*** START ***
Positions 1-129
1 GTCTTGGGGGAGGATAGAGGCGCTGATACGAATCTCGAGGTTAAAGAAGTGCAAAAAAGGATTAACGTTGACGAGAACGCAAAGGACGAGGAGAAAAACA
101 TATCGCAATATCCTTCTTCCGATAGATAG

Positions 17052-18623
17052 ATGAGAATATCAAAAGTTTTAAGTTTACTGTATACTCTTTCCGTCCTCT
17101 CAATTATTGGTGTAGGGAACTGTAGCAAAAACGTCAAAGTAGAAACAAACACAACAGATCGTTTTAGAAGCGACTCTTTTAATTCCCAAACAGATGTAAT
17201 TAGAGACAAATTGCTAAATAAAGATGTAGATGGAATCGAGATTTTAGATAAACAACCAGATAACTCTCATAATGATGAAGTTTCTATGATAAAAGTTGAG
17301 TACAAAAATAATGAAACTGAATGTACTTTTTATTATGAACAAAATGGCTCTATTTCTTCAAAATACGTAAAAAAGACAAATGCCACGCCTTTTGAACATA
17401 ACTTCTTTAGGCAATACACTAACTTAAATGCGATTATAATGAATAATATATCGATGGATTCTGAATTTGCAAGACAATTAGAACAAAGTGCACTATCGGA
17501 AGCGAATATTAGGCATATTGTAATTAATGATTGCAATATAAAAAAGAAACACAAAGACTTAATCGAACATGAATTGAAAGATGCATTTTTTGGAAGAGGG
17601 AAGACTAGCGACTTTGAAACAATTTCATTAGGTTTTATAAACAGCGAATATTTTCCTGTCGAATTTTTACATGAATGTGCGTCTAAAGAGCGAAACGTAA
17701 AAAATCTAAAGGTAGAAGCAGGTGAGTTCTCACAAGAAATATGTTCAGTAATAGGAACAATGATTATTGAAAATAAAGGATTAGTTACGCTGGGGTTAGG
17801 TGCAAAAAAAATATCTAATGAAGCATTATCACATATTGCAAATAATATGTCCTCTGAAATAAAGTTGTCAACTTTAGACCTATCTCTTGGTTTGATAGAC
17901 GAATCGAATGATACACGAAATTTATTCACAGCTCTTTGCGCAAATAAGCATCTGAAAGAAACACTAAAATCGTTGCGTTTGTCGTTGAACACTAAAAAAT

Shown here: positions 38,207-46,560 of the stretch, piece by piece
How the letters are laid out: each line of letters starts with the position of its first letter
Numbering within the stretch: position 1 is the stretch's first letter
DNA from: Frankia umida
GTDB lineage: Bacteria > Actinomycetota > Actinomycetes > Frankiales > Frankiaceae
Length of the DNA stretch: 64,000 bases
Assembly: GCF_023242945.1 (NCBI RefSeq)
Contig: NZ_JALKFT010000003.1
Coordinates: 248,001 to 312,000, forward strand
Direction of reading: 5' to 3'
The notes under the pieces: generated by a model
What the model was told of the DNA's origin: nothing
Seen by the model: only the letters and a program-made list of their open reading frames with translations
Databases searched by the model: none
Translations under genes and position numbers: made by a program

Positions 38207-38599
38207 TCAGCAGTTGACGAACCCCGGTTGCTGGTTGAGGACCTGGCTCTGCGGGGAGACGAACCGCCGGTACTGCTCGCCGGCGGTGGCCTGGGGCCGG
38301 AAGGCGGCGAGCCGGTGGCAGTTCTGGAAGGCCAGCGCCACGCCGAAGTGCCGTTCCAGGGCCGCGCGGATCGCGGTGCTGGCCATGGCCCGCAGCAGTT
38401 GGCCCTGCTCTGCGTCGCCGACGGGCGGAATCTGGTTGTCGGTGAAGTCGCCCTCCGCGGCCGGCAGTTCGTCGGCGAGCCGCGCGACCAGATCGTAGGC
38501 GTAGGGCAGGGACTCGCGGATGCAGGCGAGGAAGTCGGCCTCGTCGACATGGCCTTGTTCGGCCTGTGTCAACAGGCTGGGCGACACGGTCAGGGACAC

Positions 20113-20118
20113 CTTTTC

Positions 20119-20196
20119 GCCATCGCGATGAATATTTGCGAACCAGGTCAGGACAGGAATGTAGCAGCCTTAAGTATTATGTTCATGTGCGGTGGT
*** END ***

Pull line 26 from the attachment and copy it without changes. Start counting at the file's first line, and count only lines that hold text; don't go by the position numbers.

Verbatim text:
What the model was told of the DNA's origin: nothing